If I should ever write a treatise on bad behaviour in corporations, I could use a recent work situation as an illustration entitled "The Pre-ordained Alternative."
The situation was this: a faction within my current project called for a discussion (a Technical Interchange Meeting, in engineering jargon) about the best method to deliver our product to the customer. I was among the engineers who showed up ready to evaluate alternatives. However, as all of us were taking our seats, the leader of the faction immediately hijacked the meeting to present a series of slides in favor of the faction's preferred alternative, which had the suggestive benefit of boosting the fortunes of the faction. Afterwards, with a smile and a genial tone the faction's leader asked the assembled group to suggest ways of improving his solution. It was if you were shopping for a vehicle, and the car salesman was adamant about selling you a school bus and nothing else. But he was quite happy to consider your opinion about whether it should be a yellow school bus, a red school bus, or a blue school bus.
Annoyed at being treated like a rube, I began to question the assumptions that were the basis for the faction's chosen solution. The leader brushed my questions aside and repeated, as if to an idiot child, why his solution was the best way of satisfying his assumptions. My annoyance increased. Fortunately, I was not alone in being dissatisfied with the proceedings. The meeting dissolved in confusion and another meeting was scheduled to revisit the topic.
What is my point in relating this example of marketing masquerading as engineering decision making? If one can cleverly specify the list of assumptions, the solution becomes pre-ordained or, to use a current economics cliche, is "baked in the cake." (Economists frequently use folksy expressions to spice up their prose. However, I have never heard a baker compare a cake to a debenture or a amortization schedule. This tells you something.)
The only way to guard against this kind of deceptive "baked-cake" behaviour is to laboriously think through each of the assumptions one by one until a sound basis for evaluating alternatives is established. But, as thinking is hard work, the necessary examination of assumptions is seldom performed and this bad behaviour often goes unchallenged.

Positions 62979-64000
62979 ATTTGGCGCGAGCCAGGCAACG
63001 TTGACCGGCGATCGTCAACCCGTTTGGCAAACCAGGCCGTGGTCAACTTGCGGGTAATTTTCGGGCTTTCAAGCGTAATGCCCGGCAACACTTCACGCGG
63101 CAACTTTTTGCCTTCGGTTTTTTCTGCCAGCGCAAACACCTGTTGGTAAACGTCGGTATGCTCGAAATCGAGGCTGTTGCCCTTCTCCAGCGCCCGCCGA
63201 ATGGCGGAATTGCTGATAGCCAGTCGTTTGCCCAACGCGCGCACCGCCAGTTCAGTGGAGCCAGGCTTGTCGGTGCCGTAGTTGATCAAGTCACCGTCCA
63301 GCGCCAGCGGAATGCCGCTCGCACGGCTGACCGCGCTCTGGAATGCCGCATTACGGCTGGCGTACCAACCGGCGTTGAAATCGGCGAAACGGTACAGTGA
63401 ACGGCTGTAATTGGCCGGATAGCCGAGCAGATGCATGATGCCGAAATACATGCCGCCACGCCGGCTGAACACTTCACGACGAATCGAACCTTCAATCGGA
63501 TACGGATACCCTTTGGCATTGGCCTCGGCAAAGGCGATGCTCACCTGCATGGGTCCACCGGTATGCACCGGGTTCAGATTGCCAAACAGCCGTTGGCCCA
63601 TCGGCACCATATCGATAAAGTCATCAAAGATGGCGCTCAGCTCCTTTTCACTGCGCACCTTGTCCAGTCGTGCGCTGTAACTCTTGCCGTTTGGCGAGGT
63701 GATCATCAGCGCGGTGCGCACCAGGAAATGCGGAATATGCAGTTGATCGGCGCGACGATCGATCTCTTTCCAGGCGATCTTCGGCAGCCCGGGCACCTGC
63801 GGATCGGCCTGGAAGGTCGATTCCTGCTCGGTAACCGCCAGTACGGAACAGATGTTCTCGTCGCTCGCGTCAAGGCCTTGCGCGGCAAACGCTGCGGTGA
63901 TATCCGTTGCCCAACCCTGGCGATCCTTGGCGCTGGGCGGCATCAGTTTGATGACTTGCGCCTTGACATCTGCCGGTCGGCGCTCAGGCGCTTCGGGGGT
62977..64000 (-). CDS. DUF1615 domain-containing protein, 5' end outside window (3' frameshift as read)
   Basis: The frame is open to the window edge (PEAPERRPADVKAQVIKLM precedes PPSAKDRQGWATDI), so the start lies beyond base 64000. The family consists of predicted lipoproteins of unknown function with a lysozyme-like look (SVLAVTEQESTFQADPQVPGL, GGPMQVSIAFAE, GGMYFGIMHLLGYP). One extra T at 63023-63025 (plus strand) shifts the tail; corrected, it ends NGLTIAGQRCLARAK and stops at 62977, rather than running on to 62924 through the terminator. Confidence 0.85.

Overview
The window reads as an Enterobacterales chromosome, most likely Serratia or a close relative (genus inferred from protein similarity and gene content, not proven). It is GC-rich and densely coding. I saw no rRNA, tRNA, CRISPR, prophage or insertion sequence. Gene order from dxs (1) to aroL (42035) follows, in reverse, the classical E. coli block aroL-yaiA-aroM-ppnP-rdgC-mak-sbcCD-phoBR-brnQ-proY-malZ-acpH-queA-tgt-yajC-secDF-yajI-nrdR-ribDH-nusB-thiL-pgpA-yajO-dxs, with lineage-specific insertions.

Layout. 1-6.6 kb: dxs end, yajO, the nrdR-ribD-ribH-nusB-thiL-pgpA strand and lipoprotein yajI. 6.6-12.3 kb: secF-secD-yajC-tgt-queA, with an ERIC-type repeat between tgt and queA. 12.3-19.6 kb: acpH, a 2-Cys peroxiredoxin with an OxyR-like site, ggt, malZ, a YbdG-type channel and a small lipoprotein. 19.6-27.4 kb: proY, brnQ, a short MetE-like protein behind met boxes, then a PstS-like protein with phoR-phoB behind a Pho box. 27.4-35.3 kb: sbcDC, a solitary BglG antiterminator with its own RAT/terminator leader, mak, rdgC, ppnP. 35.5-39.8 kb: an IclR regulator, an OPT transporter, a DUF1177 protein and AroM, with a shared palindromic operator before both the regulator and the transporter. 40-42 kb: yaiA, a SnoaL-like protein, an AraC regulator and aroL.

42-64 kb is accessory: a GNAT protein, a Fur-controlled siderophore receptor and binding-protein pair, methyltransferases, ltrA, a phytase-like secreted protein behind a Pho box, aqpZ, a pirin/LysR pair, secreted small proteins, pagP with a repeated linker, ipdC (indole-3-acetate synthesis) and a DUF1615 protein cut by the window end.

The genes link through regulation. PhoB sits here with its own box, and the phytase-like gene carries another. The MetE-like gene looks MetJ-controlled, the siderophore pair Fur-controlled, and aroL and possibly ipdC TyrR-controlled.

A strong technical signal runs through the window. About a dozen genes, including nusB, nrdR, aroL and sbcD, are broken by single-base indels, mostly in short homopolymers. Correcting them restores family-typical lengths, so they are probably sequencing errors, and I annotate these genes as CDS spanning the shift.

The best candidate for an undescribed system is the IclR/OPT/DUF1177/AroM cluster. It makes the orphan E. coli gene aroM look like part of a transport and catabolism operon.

"The Pre-ordained Alternative" is a cousin to a popular parenting style of years past called "Restricted Alternatives," wherein the parent pretends to negotiate with the offspring after carefully restricting the range of choices. The parent might say to little Oswald, "Would you like to pick up your toys or would you like to take a bath?" The trick is to get little Oswald to make a choice – say, picking up his toys. Then, if little Oswald grumbles while picking up his toys, the parent can say, "How can you complain? You made the choice yourself!" Of course, the child knows that he had no meaningful choice in the matter and feels no ownership of the decision. It all becomes vexation of spirit.
I myself resisted the prevailing parenting culture and was not guilty of this common style of manipulation. After much thought, I developed my own parenting style, leading to parenting errors that were completely original. No run-of-the-mill vexation for my offspring! Their vexation was hand-crafted.